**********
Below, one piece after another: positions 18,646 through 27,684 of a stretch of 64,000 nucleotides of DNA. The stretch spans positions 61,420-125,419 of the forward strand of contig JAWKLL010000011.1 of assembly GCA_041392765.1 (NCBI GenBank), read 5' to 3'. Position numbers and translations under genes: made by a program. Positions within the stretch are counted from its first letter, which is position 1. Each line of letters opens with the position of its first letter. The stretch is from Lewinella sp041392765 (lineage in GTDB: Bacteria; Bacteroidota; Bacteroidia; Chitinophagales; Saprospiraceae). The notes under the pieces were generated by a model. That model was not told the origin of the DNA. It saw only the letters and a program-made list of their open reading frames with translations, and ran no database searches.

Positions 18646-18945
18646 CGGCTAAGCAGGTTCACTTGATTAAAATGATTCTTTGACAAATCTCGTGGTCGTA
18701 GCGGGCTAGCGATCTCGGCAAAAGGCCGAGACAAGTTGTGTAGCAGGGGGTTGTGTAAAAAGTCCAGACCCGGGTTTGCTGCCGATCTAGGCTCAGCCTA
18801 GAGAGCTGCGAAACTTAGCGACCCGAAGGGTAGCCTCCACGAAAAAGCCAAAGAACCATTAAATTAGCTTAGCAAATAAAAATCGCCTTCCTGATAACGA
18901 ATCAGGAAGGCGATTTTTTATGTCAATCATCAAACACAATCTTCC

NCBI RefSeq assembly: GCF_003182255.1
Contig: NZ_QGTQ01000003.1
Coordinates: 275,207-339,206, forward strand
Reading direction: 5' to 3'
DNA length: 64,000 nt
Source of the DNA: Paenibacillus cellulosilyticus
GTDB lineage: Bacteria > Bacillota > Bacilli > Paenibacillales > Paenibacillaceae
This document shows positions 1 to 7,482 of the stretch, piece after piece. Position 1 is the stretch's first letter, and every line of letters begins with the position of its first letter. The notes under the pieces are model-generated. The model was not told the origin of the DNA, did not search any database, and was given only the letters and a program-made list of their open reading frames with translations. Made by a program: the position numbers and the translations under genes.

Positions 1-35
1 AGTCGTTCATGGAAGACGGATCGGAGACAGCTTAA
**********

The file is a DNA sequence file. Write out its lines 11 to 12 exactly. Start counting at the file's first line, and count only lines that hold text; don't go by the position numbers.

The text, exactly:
DNA length: 64,000 nt
Source of the DNA: Paenibacillus cellulosilyticus